One moment I am driving in a snowstorm of the Sangre De Cristo mountains, and the next I am scrambling to remember the old Pearl Jam lyrics and when I last sang them in the white Subaru driving through the Rabbit ears pass and arguing with him about whether they are Billy Joel or Eddie Vedder’s “Someday”. He always said we were singing a different “someday”, and lately this is one of the easiest things to understand of the past.

It’s strange how sometimes we seem to know what we will cling to, years later. How the moment seems to jump out in bold print and surround the entire memory, until it outlasts everything else

But I seem to never grasp the theme

I am beginning to fear that it is not my own will that is driving.

I remember reading sometime in my early teens that it is the most simple of truths that startle people the most.

Being in charge shakes me from the dreamlike reverie and I am beginning to understand how skillful I have become at being in the passenger seat of my own life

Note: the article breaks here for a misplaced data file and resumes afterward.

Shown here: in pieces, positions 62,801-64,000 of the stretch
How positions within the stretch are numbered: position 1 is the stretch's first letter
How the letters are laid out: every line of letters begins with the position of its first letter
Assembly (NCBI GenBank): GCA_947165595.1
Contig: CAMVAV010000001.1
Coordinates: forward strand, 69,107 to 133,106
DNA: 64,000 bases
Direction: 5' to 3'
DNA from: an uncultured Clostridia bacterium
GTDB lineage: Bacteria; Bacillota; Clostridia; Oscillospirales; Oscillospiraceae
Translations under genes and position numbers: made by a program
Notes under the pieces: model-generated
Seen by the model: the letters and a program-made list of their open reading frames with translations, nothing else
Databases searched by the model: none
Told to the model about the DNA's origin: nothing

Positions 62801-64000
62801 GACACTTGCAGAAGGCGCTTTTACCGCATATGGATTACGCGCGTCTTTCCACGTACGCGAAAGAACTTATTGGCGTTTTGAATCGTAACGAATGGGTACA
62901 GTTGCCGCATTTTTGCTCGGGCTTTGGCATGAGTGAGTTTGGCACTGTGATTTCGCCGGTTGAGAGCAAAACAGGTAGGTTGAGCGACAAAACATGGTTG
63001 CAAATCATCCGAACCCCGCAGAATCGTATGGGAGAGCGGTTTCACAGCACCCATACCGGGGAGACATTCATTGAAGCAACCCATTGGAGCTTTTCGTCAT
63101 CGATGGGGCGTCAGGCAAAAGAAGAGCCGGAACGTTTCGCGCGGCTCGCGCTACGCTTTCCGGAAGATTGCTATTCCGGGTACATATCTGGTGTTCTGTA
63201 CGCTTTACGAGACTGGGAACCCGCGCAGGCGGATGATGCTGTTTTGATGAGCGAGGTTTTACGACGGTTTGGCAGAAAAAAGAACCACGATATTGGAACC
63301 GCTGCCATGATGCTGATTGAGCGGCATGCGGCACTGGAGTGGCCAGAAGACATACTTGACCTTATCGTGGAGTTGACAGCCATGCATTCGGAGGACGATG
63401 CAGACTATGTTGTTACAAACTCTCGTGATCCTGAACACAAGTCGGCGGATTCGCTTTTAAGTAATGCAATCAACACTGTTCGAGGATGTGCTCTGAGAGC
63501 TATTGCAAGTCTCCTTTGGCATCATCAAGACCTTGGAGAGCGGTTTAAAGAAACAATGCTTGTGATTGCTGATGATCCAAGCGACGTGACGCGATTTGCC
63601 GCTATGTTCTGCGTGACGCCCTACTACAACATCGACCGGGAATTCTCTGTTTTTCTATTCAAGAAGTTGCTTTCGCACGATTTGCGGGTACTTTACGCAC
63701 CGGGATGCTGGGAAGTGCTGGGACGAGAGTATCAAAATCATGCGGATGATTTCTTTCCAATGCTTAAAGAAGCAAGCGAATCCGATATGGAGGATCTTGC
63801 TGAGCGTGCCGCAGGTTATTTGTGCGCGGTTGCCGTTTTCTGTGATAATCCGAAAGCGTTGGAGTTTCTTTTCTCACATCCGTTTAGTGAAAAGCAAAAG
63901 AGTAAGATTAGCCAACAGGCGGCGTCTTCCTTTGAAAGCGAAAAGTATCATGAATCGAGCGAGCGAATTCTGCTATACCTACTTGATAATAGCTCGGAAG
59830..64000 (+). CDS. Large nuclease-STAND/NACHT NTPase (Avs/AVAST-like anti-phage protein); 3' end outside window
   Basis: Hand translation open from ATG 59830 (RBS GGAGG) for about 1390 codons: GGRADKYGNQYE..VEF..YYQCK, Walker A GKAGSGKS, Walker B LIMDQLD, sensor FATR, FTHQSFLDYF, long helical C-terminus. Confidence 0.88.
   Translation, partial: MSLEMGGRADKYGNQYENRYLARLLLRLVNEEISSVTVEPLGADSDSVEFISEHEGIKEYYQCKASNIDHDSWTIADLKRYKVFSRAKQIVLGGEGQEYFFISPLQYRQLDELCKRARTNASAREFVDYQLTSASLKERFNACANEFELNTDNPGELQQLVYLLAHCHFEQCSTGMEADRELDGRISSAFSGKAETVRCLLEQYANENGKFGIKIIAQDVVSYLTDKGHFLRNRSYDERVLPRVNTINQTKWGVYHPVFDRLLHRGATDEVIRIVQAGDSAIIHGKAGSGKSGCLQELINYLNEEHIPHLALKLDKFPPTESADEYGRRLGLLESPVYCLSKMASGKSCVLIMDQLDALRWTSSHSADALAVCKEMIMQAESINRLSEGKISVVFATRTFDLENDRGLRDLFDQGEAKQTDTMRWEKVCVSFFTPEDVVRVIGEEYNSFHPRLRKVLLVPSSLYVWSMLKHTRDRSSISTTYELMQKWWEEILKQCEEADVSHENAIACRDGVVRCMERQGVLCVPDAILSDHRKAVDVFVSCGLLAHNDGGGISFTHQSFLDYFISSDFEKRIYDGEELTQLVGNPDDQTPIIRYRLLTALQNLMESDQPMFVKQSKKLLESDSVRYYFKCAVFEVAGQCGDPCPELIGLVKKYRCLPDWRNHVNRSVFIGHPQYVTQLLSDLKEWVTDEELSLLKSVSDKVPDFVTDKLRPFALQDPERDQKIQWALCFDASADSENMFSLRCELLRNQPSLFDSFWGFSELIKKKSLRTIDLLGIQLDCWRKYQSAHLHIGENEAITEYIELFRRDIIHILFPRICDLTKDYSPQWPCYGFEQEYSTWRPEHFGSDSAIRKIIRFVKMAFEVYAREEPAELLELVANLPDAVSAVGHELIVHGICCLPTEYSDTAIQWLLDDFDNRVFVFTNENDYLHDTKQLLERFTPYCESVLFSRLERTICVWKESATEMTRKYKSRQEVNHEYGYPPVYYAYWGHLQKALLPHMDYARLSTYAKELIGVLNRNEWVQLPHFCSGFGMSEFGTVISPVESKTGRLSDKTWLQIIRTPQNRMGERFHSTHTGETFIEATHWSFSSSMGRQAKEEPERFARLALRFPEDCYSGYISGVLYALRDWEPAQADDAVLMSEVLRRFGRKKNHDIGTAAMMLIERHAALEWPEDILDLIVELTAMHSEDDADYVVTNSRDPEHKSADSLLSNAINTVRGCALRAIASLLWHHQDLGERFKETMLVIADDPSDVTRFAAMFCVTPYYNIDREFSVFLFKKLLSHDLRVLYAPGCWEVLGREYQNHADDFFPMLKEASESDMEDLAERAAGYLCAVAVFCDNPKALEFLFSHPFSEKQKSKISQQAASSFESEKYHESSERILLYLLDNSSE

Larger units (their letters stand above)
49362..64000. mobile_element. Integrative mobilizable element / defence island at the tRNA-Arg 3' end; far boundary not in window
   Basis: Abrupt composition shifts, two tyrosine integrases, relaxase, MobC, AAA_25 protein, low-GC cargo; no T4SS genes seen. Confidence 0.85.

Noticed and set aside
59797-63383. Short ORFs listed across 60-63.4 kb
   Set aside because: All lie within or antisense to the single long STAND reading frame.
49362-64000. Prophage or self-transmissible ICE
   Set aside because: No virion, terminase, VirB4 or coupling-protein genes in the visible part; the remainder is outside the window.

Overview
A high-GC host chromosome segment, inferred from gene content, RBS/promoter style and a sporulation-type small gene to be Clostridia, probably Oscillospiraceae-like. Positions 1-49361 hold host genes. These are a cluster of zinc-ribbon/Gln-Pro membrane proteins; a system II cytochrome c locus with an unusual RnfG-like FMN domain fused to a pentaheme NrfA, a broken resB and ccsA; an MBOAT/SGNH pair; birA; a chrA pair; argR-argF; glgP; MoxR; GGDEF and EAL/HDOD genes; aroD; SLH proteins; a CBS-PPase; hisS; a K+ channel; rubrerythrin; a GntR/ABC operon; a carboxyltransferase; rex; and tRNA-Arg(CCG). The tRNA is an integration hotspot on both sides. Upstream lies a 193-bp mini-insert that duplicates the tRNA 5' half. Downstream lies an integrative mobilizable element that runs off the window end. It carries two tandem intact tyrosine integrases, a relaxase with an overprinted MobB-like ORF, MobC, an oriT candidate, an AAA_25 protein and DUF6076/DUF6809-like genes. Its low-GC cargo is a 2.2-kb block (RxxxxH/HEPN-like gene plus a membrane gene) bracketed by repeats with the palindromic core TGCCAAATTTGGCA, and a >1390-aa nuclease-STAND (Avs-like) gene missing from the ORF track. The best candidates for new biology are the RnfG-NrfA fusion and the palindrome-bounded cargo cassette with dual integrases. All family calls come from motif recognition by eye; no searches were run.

I stare at the house corners and wonder, if I dusted them, would I write better?

If I changed my jeans and cleared the table top of mail and ski maps and keys

There is a saying for everything, and I fear that if I keep listening to them all at once I will not hear my own voice

On my twenties


I used to rub the warm dash and tell of the sweet spot

Every good car has

She likes it there no not there


Just get me a little further lovely little engines

If I play you the right songs

Scanning the radios on any state highway

While the wheels push through the ice 

How about a raspy voice to gain traction on those mountain roads

yes that’s it Lucero is working 

You weren’t ready for a ballad were you tough boy?

How many mountain tops have my headlights seen

How many passes have they driven over

enveloped inside the dark

of those west Americana nights

Gas stations cups of coffee

tired eyes seeing pink rabbits jump across the yellow and white lines 

Chewing cashews chewing tobacco chewing my hair if it’ll work

Just a few more miles please silent beggings

Those sweet old cars would always get me there 

Halfway somewhere

All the way home